Dress codes may help but are they overly excessive. Dress codes make attitudes better, and have a better learning environment. They also make students want to learn more than they do. On the other side they are taking away students rights, and do not allow students to express themselves. The dress codes go against the laws of the United States.
The first, and slightly outdated concern is that “fatuous traits would rub off on the teacher” (Campbell 478), that is, the teacher would become less intelligent. The second concern is pivoted on platonic philosophy which recognizes that boundaries must be instituted to combat the inherently erotic aspect of teaching. While these concerns may seem specific to the relationship between female students and male professors, they can easily be extended to male students as they are based in the overall perceived naivety of students and the need to keep proper distance between student and
Welders Equal Philosophers Consider the idea that a welder deserves the same intellectual respect as a philosopher. If you have conformed to society’s standards of what jobs require the most intellectual activity, then this idea might seem irrational and intriguing. On the other hand, people such as Mike Rose, author of The Mind at Work, would claim that this idea is true and even defends it in his book. Rose is a firm believer that the modern world has undervalued blue-collar workers. It is common for people to criticize vocational schools and advertise for four-year colleges, and that is what provoked Rose to take a stand.
In fact The Neoliberal Arts records the transition from youth to true adulthood as the “result of choices we have made, driven by an ideology that we have allowed to impose itself upon us”. The key phrase of analyzation in this quote is “driven by ideology”. The driving ideology being referred to in this quote is one that is formed by the stigmas and majority conclusions of society that place a higher level of importance on STEM than on Arts and Humanities majors. Being driven by this type of imposed ideology can lead to limited outcomes because students are not encouraged to pursue what they love, but rather to pursue that which is profitable. However, having the ability to to be driven by one’s own personal ideology allows for greater exploration and success in an individual's life.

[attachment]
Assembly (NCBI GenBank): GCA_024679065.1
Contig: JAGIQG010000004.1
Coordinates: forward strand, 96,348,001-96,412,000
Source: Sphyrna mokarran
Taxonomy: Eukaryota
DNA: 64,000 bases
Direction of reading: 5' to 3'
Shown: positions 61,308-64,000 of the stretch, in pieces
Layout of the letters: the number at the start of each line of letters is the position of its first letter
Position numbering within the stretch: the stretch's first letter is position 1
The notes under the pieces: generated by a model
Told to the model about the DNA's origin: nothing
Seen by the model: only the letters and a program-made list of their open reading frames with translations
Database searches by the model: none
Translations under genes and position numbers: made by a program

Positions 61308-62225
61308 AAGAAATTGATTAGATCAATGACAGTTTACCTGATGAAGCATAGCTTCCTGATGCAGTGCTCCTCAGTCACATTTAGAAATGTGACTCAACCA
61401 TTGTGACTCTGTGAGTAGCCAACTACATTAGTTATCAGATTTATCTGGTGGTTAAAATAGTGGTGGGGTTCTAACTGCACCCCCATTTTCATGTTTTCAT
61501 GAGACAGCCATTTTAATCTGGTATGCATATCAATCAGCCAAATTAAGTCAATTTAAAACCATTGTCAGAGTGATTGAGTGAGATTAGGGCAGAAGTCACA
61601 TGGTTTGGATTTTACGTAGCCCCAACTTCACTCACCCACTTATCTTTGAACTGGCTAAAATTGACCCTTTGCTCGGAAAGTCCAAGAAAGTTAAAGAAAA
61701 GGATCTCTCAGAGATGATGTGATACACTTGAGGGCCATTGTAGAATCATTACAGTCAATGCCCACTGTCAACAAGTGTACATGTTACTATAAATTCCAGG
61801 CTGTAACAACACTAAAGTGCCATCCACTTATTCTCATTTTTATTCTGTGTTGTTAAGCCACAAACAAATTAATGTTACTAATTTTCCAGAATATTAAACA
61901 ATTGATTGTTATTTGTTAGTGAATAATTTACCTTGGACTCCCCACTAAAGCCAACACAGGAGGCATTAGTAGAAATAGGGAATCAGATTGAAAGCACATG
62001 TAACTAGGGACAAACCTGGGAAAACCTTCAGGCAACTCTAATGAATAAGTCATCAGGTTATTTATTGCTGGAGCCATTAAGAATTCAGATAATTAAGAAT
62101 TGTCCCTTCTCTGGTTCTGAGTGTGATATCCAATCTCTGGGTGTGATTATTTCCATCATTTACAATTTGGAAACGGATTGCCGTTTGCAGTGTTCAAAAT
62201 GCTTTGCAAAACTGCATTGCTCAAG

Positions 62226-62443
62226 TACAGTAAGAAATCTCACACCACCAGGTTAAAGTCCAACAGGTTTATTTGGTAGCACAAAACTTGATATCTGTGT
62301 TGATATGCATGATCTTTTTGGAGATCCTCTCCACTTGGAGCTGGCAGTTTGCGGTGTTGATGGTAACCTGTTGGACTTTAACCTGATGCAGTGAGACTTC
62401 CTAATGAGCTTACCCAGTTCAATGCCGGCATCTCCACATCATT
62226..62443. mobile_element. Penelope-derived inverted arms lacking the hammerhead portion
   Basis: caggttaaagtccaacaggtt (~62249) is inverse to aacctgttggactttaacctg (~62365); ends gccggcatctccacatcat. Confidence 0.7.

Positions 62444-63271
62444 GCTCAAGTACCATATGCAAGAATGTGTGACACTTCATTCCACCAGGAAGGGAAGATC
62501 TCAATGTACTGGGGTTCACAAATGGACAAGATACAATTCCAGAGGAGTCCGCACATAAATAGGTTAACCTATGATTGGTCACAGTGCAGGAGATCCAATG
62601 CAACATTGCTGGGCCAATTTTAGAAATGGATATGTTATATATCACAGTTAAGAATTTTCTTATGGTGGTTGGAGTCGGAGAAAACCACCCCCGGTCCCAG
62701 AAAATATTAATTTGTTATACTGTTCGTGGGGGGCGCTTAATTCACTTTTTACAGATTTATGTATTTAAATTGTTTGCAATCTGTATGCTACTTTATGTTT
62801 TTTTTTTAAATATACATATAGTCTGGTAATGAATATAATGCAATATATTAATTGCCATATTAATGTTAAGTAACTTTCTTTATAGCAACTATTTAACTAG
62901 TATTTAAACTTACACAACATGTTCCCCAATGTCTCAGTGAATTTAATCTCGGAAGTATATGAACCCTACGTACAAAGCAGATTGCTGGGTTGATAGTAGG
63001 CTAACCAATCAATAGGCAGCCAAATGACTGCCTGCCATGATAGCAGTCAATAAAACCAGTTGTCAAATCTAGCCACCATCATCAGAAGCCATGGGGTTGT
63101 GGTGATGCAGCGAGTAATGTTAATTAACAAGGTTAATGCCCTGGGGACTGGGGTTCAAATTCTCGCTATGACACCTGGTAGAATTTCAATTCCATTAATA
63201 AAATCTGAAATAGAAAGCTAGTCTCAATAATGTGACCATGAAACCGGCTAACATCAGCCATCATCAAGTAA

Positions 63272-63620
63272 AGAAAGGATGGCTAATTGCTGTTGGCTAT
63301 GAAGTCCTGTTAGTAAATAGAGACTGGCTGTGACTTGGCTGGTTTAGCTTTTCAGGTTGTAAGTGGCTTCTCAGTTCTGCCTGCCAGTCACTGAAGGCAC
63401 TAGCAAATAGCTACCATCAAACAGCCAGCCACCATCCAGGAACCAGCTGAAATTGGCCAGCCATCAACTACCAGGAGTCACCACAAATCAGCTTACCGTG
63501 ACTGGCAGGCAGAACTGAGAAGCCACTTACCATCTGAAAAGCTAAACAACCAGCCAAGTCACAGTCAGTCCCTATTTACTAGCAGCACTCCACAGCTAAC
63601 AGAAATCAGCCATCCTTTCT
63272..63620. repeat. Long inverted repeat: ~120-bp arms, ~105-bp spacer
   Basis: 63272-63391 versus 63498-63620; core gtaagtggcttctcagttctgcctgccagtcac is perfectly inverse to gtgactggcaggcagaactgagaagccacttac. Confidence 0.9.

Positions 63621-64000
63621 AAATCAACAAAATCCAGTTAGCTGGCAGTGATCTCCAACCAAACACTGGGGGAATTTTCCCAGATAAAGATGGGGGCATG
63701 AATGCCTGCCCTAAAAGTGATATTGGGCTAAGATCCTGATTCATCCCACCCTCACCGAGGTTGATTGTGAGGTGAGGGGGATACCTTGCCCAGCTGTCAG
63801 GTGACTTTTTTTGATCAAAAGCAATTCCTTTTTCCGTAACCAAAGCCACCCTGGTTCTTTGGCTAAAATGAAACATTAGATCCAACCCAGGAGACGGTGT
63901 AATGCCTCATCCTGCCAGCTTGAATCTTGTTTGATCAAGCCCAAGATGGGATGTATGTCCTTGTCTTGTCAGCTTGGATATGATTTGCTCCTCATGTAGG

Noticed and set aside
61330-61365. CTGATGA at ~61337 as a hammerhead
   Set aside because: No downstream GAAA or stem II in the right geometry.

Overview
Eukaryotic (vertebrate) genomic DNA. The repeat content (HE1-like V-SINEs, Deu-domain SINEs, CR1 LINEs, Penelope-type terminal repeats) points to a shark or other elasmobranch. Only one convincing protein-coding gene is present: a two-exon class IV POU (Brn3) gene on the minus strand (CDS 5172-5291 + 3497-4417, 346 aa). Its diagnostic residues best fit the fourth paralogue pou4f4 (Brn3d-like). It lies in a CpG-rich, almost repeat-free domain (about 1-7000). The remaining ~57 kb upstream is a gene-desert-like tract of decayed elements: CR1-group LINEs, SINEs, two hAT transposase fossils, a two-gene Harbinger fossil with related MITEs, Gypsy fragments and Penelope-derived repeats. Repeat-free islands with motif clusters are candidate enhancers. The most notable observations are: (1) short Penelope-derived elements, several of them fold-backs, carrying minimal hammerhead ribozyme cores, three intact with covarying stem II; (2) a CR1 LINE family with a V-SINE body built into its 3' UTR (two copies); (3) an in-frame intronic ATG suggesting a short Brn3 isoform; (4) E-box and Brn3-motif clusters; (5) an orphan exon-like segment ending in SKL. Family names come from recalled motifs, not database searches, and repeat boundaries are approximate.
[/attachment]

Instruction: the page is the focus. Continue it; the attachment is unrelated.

While institutions are not taking too many measures to combat grade inflation, there are several key pressures faculty members face when assigning grades, and these may cause us to feel uneasy or hesitant to immediately switch over to a strict regimen of grade deflation. These pressures in no way excuse or minimize the ethical implications of grade inflation, nor do we seek to undermine the efforts of those striving to curtail what is indeed a significant and widespread problem in higher education today. Our purpose is only to suggest some of the underlying causes of this epidemic from a faculty perspective; to point out some of the pressures society face as they assign students grades, Eubanks, P.